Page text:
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n Southern African Journal of Critical Care - Intra-abdominal pressure at ICU admission : evaluation as a predictor of severity and mortality in severe acute pancreatitis
Background and aims. Approximately 20% of acute pancreatitis progresses to a severe form characterised by multiple extrapancreatic organ dysfunction. Elevated intra-abdominal pressure (IAP), a frequent finding in these patients, further adds to the mortality. Currently used prognostication indices have their own set of limitations. We evaluated IAP at intensive care unit (ICU) admission as a predictor of mortality in severe acute pancreatitis (SAP).
Methods. A retrospective analysis of 50 patients with SAP admitted to the ICU of a tertiary-care Indian institute over a period of 3 years was done. Data relating to demographic profile, cause of pancreatitis, ICU admission, Acute Physiology and Chronic Health Evaluation II (APACHE II) score, Sequential Organ Failure Assessment (SOFA) score, IAP, interventions instituted and mortality were analysed.
Results. Biliary stones (38%) were the most common cause of acute pancreatitis. Survivors differed from non-survivors with respect to organ failure, APACHE II and SOFA scores and IAP on admission. There was a significant correlation between IAP on ICU admission and admission SOFA (r=0.56, p<0.001) and APACHE II (r=0.54, p<0.001) in predicting mortality. Patients with elective admission had a mortality rate of 53% (20/38) compared to 83% (10/12) for those admitted as emergencies. Analysis of receiver operating characteristic curves for detecting mortality revealed an area under the curve of 0.915 (95% confidence interval (CI) 0.83 - 0.99) for IAP, 0.826 (95% CI 0.71 - 0.93) for SOFA, and 0.831 (95% CI 0.71 - 0.94) for APACHE II.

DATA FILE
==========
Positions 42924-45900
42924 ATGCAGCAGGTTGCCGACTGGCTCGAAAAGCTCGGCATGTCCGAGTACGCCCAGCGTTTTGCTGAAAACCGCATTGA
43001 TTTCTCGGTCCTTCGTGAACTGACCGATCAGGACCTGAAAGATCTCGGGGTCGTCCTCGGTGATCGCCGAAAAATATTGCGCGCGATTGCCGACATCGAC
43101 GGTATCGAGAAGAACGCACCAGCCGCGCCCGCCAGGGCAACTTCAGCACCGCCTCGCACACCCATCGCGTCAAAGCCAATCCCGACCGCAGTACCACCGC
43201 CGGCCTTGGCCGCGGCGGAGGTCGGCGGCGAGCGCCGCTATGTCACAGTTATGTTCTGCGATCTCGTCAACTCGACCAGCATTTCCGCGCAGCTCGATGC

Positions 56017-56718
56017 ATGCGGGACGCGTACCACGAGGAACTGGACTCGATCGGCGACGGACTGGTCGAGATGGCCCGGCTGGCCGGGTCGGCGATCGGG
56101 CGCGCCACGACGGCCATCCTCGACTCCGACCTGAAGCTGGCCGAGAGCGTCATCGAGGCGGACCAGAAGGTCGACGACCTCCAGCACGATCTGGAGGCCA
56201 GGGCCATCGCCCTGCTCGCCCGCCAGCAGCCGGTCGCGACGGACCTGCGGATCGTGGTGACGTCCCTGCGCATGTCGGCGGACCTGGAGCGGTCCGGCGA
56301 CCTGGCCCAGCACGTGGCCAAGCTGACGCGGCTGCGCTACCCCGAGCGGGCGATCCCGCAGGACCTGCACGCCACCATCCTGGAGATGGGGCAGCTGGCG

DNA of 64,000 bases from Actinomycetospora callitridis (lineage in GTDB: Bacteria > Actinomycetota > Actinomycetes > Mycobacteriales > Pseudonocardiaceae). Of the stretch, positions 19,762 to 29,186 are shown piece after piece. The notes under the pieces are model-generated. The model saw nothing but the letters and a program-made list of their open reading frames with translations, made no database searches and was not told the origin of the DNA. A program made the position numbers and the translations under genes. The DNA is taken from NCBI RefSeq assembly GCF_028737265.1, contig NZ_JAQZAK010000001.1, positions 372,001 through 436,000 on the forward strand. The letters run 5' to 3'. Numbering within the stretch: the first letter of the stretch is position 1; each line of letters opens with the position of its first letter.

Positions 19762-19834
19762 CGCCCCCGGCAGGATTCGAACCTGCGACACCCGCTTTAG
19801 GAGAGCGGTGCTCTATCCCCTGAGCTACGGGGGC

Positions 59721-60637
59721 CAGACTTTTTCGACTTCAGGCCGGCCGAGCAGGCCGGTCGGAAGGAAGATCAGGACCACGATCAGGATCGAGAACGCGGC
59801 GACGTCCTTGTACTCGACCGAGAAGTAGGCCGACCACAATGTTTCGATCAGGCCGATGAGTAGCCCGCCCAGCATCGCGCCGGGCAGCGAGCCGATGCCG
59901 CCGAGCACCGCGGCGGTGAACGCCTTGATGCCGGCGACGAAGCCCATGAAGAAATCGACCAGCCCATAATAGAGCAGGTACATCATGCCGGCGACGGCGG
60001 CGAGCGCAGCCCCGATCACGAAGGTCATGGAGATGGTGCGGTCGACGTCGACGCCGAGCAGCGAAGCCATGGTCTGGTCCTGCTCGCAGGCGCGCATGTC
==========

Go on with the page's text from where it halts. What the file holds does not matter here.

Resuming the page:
Conclusion. IAP at ICU admission is a useful predictor of severity of illness and mortality in SAP.
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